I first encountered Sixx A.M. back with the release of ‘The Heroin Diaries’ – the album that was basically released as a musical adjunct to Nikki Sixx’s book of the time.
Except it became a bit more than that. It stood very firmly on its own musical merit. Surprisingly so, in fact.
Capitalising on the popularity of ‘The Dirt’ (which remains an essential page turner in your library), the Crue bassist did a pretty decent job of telling his side of the story through a rake of Big Rock tracks.
If you’ve read either of the books you’ll know the score – Van Nuys Boulevard this, Accidents that.
It was interesting, and better yet, it was pretty musically satisfying. And the band too was curious. Comprised of Sixx, producer and songwriter to the stars James Michel (Crue, Hammerfall, Scorpions, and yes, Papa Roach) and DJ Ashba, the slickness of it all was an indication that it was the product of a trio who’d been more than round the LA block.
Oh and dont presume DJ Ashba is a DJ. He isn’t. There’s no scratching and samples on this. It’s just Darren Jay, and what’s more he was the guitarist for Guns N Roses for a while on the Chinese Democracy tour. Granted there were dozens. But it shows the pedigree that Mr Sixx is working worth.
So, introductions over. Is this latest one any good?
Well, it’s hardly as rough hewn and sexy as Motley Crue, but what is.
It’s also left the darkness and introspection of ‘The Heroin Diaries’ behind somewhat, which was an initial disappointment, but which I suppose means Nikki has very literally got it out of his system.
Ashba is a pretty good guitarist in the classic hair metal mould – slick – and even gets his own ‘Eruption’ style moment on ‘Catacombs’.
It’s big hard rock, polished to a sheen, written by eagle eared producer / multi instrumetalists who know how to wring the most out of a chorus. It misses only Desmond Child.
There are nods to Motley Crue’s locomotive chug in a few of the tracks, notably the excellent ‘The Devil’s Coming’ and the moody ‘That’s Gonna Leave A Scar’, with its darker 80’s feel that sort of harks to Whitesnake a bit.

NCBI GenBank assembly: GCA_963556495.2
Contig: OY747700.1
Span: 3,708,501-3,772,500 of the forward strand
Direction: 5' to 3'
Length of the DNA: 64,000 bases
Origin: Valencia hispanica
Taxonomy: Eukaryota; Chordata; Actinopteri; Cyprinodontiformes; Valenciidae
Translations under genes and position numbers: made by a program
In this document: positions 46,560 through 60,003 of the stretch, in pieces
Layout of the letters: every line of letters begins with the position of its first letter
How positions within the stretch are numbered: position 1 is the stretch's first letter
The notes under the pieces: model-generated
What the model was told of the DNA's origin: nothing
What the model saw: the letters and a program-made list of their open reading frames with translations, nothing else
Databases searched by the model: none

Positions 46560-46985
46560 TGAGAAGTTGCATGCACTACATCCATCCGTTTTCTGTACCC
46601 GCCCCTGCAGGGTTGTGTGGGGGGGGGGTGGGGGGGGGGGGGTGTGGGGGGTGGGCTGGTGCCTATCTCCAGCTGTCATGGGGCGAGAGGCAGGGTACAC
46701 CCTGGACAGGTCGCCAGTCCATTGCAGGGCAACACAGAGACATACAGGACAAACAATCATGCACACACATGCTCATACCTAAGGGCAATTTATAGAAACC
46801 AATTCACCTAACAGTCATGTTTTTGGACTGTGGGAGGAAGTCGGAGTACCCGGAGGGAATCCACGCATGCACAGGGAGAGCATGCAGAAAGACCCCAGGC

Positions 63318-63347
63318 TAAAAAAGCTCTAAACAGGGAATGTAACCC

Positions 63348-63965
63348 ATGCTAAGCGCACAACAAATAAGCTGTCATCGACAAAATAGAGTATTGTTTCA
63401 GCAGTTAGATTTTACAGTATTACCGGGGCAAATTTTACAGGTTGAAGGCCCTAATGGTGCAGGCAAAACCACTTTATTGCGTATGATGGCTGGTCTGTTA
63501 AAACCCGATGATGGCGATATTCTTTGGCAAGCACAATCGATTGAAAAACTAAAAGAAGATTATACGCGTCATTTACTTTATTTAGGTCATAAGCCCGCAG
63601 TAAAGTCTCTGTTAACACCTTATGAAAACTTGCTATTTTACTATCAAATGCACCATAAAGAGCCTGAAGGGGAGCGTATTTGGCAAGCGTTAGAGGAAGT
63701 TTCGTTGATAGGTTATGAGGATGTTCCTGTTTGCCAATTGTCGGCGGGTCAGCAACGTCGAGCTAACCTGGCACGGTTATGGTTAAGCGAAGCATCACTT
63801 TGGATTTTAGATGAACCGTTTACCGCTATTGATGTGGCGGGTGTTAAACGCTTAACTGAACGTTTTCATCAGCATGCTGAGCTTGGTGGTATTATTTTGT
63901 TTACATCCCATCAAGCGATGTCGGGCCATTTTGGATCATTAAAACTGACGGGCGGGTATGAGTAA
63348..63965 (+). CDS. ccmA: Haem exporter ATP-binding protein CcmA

On vocals James Michael is very, very good. He has a bang of Sammy Hagar or John Corabi about him. The epitome of the Big American Rock Singer.
He does particularly well on ‘Riot In My Head’, which actually does sound like he means every note. No small thing. ‘Helicopters’ has this feeling as well, and is a superb rock ballad. Twenty years ago it would have been all over the radio like a rash.
I guess being called ‘Prayers For The Blessed’, following on from the same ‘…for the Damned’ means the tonality will be a bit more redemptive all round, and that’s very much the vibe. By the back end, the band are in reflective mood and the songs take a noticably soul searching quality.
Is this longhand for saying it could do with a bit more oomph? Maybe. Probably, even. But it just doesnt seem like that’s the brief this time round – they’re going for a different thing on this one, that’s probably closer to pop.
Still though, it’s pretty satisfying – particularly the back half, which after they’ve revved up is where it sings properly. If you’re after a bit of US mega-rock, cracked out by a trio of old hands who know precisely what they’re doing, then you know it’ll hit the spot.
Powerballadry writ large for the most part, it’s not the heaviest or most energetic, but there’s passion in there, moreso than with some of their peers. If you’re into some 80s moods brought a bit more up to date, give it a go.
2.8 / 5 – Earl Grey ::: 26/01/17
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